been some judgment calls about how to view homes that were rebuilt
after Katrina. For example, some agents felt that homes counted as new
after a post-storm remodeling, but ASI Lloyds felt that the homes still
had too much old wiring and plumbing, and still counted as 1965-era
Among the homeowners are who are being non-renewed are Waggaman resident Gina Mays and Marrero resident Kristin Harding.
Both built new houses in 2007, both are insured by ASI Lloyds, and both recently figured out they have Chinese drywall.
Mays filed an insurance claim with ASI, which was
denied. After reading a story about insurers dropping policyholders
with bad drywall, she called the company to find out if she was at risk
of the same fate. The customer service representative assured her that
it was not a problem “right now,” and that she had coverage “right
now.” Three days later, she got a letter informing her she would be
Mays’ friend Harding says she never filed a claim
over the problem drywall in her Pelican Bay home, but her lawyer
advised her that she had a duty to inform ASI about her situation, and
wrote to the company. A day after Mays got her letter, Harding got a
non-renewal letter, too.
“What are the chances that two people with Chinese drywall would find themselves canceled one day apart?” Mays asked.
In investigating Mays’ situation, the Louisiana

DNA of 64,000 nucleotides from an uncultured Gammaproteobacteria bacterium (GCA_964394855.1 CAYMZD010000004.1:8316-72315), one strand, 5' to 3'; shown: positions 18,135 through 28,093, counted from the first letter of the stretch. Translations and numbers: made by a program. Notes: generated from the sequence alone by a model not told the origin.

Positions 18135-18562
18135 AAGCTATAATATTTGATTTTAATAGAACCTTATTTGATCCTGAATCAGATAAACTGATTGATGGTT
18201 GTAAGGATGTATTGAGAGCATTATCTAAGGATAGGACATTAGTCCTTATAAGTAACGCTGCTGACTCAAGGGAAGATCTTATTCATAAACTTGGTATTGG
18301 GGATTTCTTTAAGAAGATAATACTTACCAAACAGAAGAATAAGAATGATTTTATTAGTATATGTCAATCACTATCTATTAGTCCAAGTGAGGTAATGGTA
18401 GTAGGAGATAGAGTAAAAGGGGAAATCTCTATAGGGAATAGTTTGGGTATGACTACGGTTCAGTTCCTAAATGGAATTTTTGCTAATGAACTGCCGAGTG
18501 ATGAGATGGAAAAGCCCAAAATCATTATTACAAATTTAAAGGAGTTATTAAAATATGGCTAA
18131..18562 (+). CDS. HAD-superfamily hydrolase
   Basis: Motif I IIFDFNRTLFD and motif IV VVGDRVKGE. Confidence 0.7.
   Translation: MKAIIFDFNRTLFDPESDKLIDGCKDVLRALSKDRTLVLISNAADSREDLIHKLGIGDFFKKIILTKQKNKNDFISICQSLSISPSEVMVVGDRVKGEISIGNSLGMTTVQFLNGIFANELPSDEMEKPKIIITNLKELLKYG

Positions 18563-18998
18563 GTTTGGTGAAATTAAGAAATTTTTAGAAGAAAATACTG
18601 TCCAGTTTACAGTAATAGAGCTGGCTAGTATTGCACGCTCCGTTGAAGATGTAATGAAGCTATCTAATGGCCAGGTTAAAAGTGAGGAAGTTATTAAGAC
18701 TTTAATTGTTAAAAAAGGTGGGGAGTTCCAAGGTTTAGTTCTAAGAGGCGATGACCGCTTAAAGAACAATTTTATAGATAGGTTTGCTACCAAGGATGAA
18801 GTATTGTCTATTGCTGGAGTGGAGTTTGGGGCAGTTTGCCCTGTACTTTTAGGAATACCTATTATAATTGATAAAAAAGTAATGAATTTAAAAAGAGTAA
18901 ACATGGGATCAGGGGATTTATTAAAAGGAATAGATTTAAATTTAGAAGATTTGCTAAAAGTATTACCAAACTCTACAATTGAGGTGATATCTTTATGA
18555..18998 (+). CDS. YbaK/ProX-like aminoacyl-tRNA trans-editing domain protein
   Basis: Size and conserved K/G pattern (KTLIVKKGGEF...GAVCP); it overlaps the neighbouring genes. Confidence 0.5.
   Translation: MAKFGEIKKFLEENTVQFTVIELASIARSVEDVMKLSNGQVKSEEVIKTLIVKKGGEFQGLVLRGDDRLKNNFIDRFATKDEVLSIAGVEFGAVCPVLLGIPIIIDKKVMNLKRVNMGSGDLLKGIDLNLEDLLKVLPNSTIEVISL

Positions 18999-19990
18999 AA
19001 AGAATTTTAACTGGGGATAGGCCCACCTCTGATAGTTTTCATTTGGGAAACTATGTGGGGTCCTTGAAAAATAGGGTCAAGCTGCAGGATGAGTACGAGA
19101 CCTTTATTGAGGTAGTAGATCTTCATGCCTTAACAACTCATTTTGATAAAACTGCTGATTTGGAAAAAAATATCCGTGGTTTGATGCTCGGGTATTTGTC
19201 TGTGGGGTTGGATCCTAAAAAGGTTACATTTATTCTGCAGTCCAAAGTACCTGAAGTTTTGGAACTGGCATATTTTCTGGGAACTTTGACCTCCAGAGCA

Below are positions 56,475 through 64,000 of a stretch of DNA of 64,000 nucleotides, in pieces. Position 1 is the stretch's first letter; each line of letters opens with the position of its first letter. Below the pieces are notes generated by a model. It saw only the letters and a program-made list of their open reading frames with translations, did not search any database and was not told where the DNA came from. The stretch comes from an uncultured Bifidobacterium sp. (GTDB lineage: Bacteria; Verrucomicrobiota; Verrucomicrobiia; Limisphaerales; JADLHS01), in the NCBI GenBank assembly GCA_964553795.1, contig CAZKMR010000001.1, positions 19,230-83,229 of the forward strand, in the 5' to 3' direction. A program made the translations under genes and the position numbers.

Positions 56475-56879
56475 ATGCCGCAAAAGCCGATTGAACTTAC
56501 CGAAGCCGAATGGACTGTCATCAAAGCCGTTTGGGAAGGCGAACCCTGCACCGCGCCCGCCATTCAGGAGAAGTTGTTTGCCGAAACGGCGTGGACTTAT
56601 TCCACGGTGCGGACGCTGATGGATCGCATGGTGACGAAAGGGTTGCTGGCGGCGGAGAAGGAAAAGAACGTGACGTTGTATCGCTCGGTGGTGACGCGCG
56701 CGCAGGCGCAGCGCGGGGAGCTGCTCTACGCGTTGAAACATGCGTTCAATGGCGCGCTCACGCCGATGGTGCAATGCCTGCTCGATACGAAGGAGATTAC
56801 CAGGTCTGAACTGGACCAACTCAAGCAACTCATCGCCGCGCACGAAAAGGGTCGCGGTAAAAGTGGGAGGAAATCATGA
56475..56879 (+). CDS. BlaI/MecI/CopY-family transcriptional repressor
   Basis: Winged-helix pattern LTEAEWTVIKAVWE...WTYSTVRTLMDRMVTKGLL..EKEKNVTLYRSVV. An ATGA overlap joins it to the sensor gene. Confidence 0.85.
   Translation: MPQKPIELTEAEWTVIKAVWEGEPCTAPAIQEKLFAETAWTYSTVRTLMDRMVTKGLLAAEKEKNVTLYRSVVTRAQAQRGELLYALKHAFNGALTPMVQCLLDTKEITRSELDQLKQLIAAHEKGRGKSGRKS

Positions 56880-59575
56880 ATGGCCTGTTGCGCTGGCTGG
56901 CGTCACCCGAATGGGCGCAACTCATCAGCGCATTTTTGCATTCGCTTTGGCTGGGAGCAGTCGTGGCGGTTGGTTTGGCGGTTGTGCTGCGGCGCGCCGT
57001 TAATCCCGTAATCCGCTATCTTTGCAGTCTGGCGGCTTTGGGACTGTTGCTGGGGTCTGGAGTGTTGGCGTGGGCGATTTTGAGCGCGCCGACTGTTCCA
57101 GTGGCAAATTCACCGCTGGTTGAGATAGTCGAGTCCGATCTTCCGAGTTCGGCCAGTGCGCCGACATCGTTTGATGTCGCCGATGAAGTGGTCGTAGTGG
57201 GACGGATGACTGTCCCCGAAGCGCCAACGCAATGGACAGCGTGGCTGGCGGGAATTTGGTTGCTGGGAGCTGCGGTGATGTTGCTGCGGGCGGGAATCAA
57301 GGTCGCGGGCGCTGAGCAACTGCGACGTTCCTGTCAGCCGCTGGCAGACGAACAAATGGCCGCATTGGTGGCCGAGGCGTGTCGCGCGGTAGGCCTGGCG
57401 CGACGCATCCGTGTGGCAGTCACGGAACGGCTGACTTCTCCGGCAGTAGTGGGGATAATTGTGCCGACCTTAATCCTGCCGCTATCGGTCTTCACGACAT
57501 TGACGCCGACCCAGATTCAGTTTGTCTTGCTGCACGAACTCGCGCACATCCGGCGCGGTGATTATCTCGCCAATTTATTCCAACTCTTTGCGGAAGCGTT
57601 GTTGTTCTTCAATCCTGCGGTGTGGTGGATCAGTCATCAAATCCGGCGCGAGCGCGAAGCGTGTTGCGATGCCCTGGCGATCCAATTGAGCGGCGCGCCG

Department of Insurance contacted ASI Lloyds, which told state
regulators in a letter that her policy was part of a “reduction in
exposure” this year. The decision not to renew her policy next fall was
made by ASI’s underwriting department, and while ASI understands that
Mays “has encountered a difficult situation with her home,”
underwriters were not privy to the information about her claim when
they made their decision.
Auer said he didn’t know anything about Mays’ and
Harding’s situations, but he doesn’t want to insure homes with Chinese
drywall, and is following the laws in each state. “We don’t want to
insure houses with Chinese drywall,” he said.
Although ASI Lloyds is in compliance with the
incentive grant program and is within its rights to cancel customers at
will, Amy Bach, executive director of the consumer group United
Policyholders, said that the insurance department has an ethical
obligation to try to get insurers to stay on their policies because
people have been through the ringer. “You can’t play with people’s
lives like this,” Bach said.
ASI Lloyds, a Florida insurer that